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What a card

Published 16 October 1994
Style Magazine
68th article

Calming: Buckland Manor (Vanessa Perry)

I've been having a bit of trouble with my credit cards. When someone slides them through the machines, a message comes up that I'm "dead". The rattled slider wipes the black strip on their clothing, and bungs it through again. Still nothing.

It is very embarrassing. I am a non-person, a man whose credit cards reveal no secrets. Then they phone the credit card checking people and, of course, they are told I am immensely rich, lovable, kind to animals and children and an all-round good fellow. The transaction then goes ahead. This is particularly so in France, often in England. I phoned the heads of my three credit card companies and asked why it was that in 1994, with the scientific advances we have, a black credit card strip cannot remain on-line for the lifetime of the card?

"They do sometimes go," said Mr David Walton of American Express. "It can happen if the black areas rub against each other in your pocket." Most efficiently, my new American Express card (annual fee £37.50) arrived a mere 16½ hours after I'd put the phone down. The replacement Diners card (annual cost £35.80) arrived 24 hours after the American Express, also good. But what of my Coutts & Co gold card? The Queen's bankers, no less. Posh beyond belief, with a hefty annual charge of £90. I spoke to their Mr John Moore at the same time as the other credit card people, but I waited for his card-replacement. And waited. Six days later, it finally arrived. By then I had received a helpful letter from Mr Walton of American Express explaining that in France there was a change earlier this year in the cards and the processing equipment, so English cards tended to be dodgy. He even gave me a little phrase in French to tell bemused shopkeepers: "British cards are not chip cards, they have a magnetic stripe . . ."

A few days later, armed with my new cards, feeling confident and at ease with the world, I wandered into Tiffany's in Venice. I chose a couple of photo frames for a mere £360. I offered up my gleaming new Coutts gold card. They slid it through. They looked worried. "We'll have to call head office," they said. I plonked down my common, green American Express. It worked at once without any problem. Coutts later claimed to be distraught. "It's not our fault," they said (I've heard that before somewhere). "We're investigating." Should I cut my Coutts gold card into tiny pieces and send it to their chief executive, Mr Ian Farnsworth? No, he's such a nice chap I hate to harass him. Perhaps I'll send the pieces to the Queen and ask if she has the same trouble. And if so, how does she cope?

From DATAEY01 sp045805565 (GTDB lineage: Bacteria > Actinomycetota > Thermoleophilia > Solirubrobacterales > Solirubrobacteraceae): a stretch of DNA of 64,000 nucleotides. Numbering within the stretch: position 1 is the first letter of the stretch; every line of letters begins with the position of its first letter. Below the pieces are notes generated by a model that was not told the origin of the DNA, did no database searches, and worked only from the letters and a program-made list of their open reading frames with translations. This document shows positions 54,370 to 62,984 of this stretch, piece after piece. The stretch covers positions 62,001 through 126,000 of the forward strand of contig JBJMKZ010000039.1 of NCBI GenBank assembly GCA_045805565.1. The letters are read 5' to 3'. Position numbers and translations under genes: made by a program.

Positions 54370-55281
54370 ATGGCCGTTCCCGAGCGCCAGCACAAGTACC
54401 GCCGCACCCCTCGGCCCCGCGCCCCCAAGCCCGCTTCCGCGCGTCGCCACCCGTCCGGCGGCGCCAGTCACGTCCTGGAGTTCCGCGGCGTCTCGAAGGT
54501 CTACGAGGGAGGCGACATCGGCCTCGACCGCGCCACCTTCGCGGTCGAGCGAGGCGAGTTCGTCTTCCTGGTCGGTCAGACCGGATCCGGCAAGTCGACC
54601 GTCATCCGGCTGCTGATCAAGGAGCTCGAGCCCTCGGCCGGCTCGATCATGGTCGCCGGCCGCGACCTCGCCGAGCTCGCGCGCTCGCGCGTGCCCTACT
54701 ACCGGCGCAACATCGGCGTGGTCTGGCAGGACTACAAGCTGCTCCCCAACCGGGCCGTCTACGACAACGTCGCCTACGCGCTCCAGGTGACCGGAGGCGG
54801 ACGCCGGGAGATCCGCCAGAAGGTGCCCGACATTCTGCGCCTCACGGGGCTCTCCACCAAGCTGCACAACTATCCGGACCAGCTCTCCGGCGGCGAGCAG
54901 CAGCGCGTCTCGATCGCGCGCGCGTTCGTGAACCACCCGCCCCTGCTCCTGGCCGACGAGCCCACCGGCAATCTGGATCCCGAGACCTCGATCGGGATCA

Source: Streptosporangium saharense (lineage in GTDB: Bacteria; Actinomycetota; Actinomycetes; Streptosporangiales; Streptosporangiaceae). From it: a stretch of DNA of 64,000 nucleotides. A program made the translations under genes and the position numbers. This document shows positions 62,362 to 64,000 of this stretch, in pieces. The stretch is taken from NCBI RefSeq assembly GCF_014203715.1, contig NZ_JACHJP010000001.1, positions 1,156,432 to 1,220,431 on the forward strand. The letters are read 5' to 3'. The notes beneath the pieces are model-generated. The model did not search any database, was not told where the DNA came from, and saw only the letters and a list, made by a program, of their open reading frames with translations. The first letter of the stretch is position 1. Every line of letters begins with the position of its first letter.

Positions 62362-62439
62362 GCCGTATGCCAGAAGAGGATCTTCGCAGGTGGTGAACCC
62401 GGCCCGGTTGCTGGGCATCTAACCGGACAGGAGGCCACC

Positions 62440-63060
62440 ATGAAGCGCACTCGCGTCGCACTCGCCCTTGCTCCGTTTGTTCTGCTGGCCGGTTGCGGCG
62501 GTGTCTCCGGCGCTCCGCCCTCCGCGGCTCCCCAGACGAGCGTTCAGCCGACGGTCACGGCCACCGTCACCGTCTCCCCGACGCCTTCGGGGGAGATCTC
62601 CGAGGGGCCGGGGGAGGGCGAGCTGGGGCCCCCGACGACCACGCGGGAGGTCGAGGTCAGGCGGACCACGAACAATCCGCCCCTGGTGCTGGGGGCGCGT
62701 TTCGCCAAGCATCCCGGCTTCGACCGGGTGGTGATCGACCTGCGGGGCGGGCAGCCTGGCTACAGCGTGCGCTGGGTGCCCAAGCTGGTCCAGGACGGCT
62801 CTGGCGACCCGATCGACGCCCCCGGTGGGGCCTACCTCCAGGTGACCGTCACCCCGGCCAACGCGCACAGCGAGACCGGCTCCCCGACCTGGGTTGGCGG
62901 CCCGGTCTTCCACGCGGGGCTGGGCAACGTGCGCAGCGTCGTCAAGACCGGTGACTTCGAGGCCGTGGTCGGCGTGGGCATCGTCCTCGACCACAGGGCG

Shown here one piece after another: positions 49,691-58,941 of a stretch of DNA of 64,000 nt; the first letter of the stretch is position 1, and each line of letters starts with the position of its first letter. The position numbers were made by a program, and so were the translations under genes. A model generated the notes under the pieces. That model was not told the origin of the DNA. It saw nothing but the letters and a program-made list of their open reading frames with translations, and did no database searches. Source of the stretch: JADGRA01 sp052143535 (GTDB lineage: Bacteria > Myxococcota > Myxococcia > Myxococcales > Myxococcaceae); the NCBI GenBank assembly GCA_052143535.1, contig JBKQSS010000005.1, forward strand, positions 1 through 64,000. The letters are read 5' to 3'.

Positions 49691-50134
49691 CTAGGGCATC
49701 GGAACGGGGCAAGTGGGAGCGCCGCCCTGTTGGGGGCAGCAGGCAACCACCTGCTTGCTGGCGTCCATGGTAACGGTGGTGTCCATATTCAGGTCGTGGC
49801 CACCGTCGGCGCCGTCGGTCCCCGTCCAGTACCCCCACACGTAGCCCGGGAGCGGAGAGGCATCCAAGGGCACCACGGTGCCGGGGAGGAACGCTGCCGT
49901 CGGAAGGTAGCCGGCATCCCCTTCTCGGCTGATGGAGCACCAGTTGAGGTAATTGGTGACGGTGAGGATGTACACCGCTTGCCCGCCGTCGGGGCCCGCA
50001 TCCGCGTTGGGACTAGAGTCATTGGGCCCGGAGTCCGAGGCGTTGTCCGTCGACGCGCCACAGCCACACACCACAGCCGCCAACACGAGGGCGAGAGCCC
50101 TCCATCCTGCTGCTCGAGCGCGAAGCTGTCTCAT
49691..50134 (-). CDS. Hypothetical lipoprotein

"Ah!" I hear you muttering, "But did he go anywhere this week? Did he eat? Is he going to moan?" Yes and maybe.

I was recently at Buckland Manor in Buckland, one of those highly rated Gloucestershire hotels in lovely old stone with a row of ancient-tiled roofs and an adjacent church. It's owned by some local chap who, the staff murmur in hushed tones, "made a fortune in car parks at Gatwick". As Mr Car Park doesn't live on the premises, the high eccentricity of some owner-run country hotels is absent. An immensely efficient and low-key young man, Nigel Power, the general manager, met me and wafted us along panelled corridors hung with surprisingly good Victorian oil paintings, into a suite, chintzed out very well and with a bathroom in varied wood veneers reminiscent of the fantasy notion of a grand ocean liner. The view to the massive flower gardens and countryside beyond was spectacular.